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I am trying to design a location lookup in which the user can specify a location to any desired level of accuracy. eg. one of Country, State, City, Borough etc,

I have a used a common location table, which will then be used in a lookup with the table name selected dynamically, but was wondering if there is a feasible alternative way to do this.

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Edit The hierarchical table looks like the way to go. Thanks for the tip.

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up vote 4 down vote accepted

You might consider something like:

locations
  id int
  parentId int
  name varchar(45)

From this perspective you could load any type of location with any level depth.

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You wouldn't be able to query a group of locations (for example, find all cities) with this structure. Maybe you could also add "type". – dtc Nov 14 '08 at 23:17
    
This matches the element scope of the user story ("Any Location Description") with the data storage. As long as the user isn't specifying what format they are requiring (City, State, City-and-State) there's not much benefit from breaking it up in the database - just makes it more complex. – dkretz Nov 14 '08 at 23:23
    
You could add "IsState" boolean, and "State" column, then self-join from the lower-resolution names. You might want to anticipate not just cities, but parks, counties, other geographical entities. – dkretz Nov 14 '08 at 23:25

Your design is better than Polymorphic Associations, which is an alternative that many people implement. It's kind of the reverse of what you've designed:

CREATE TABLE location (
  id         INT PRIMARY KEY,
  table_name VARCHAR(45) NOT NULL CHECK (table_name in ('city', 'state')),
  table_id   INT NOT NULL -- matches an id in either city or state
);

Regarding your design, one potential weakness is that you have no way of enforcing that location.table accurately indicates the table that contains a reference to the location. So you might as well drop that column, and rely instead on joining to both tables.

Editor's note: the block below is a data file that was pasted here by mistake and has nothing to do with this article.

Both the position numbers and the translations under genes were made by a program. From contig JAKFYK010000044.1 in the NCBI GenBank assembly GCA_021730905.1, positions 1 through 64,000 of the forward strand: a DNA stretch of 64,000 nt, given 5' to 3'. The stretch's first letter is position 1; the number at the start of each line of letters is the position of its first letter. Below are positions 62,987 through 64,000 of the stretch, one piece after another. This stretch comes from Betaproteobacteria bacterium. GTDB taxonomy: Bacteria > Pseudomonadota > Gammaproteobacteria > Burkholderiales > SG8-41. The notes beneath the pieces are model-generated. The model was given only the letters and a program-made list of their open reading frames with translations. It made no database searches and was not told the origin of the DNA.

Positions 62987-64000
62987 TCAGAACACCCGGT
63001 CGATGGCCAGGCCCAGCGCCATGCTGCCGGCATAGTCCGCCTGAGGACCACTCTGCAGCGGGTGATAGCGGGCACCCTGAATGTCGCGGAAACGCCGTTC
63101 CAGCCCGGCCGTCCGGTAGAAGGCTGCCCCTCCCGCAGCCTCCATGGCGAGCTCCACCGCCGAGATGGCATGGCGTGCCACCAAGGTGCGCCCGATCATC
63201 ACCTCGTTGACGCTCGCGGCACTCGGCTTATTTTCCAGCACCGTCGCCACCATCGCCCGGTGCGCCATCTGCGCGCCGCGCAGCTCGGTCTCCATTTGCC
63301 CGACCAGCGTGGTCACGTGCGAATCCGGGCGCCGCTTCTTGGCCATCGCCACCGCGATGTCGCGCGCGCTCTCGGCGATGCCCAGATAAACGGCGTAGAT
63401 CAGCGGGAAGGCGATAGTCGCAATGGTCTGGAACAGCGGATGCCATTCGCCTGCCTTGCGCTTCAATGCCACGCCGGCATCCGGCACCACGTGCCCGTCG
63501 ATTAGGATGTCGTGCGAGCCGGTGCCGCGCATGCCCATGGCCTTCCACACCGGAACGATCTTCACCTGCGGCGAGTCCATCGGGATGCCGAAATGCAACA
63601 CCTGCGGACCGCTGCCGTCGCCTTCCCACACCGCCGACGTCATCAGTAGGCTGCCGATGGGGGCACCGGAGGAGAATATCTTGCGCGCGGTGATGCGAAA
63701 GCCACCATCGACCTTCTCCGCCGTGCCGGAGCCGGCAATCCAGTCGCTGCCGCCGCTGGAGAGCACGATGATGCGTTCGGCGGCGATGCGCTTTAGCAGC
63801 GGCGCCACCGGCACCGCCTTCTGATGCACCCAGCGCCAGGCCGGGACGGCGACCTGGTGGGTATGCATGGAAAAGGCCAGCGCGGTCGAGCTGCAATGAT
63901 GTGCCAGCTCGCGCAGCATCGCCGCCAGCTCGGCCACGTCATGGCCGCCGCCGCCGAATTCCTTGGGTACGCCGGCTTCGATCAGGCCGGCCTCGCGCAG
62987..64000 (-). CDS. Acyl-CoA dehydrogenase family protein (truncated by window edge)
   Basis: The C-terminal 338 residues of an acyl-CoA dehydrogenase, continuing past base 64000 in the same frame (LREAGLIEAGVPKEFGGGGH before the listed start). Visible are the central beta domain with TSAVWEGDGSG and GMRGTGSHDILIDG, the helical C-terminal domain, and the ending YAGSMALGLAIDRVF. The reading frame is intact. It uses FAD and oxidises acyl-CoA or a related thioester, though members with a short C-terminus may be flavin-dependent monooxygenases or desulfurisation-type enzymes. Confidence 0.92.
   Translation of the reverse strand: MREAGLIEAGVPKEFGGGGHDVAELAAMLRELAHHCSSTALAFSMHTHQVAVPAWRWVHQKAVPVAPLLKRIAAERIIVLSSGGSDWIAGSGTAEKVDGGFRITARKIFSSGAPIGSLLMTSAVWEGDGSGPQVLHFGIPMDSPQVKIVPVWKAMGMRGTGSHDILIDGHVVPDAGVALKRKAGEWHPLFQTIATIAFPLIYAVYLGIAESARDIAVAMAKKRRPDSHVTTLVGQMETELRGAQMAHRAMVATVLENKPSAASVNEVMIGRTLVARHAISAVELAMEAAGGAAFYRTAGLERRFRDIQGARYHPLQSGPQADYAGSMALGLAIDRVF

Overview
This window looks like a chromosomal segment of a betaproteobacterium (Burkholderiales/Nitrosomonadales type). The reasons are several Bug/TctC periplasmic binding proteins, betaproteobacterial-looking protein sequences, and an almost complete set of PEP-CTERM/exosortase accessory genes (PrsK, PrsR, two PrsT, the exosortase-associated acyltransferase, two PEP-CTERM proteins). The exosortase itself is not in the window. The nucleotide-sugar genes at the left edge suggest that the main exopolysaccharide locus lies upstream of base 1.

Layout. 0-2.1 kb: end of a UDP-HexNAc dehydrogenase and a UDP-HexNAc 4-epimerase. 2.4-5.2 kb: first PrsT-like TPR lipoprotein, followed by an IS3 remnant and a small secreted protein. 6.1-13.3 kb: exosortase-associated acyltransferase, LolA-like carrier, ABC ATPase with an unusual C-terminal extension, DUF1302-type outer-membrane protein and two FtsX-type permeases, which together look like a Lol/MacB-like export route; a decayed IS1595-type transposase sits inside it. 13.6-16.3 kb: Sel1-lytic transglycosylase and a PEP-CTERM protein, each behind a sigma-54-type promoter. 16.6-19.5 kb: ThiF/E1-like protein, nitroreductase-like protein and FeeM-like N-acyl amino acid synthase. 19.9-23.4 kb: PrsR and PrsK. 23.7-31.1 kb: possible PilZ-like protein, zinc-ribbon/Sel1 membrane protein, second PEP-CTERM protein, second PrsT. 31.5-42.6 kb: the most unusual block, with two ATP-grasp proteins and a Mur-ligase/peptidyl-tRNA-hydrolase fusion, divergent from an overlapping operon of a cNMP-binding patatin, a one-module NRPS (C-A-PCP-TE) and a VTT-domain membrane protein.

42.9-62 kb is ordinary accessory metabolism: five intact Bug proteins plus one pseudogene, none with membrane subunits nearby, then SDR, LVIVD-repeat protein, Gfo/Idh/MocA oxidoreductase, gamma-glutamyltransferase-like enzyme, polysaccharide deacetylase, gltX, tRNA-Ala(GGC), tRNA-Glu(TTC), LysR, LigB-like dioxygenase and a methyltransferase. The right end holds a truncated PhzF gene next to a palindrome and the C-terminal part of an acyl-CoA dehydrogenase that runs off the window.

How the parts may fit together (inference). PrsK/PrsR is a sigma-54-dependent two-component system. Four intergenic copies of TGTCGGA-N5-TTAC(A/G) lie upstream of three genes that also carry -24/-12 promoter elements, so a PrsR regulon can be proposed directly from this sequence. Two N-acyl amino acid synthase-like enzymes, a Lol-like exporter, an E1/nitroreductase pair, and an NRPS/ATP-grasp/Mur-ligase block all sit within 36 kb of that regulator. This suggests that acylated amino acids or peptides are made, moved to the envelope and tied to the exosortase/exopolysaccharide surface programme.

For example, to generate labels for a pick-list:

SELECT l.id, COALESCE(s.name, c.name, 'Unknown Location') AS name
FROM location AS l
  LEFT OUTER JOIN state AS s ON (l.id = s.location_id)
  LEFT OUTER JOIN city AS c ON (l.id = c.location_id);

Chris Lively started to suggest using a hierarchical table. I think he means that you'd store both states and cities in the location table, and then you don't need the city and state tables at all.

CREATE TABLE location (
  id         INT PRIMARY KEY,
  loc_type   VARCHAR(45) NOT NULL CHECK (table_name in ('city', 'state')),
  loc_name   VARCHAR(45) NOT NULL,
  parent_id  INT, -- NULL if root of tree
  FOREIGN KEY (parent_id) REFERENCES location(id)
);

There are other ways of storing a hierarchy in SQL too, but if you only ever have one level of depth, this design is adequate.

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I see some problems with this design as (as I do not know your requirements fully): 1. You wouldn't be able to use simple joins. 2. Queries cannot be optimized as there cannot be indexes

Alternate# Have you considered having a locationid in location table and having a link (one-to-many) to State & City tables?

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I think the column "Id" in the location table is actually a location ID, and the foreign keys that reference that link are already in the other two tables. Calling the first column of every table "ID" unfortunately undermines the mnemonic value of using names in the first place. – Walter Mitty Nov 15 '08 at 15:03

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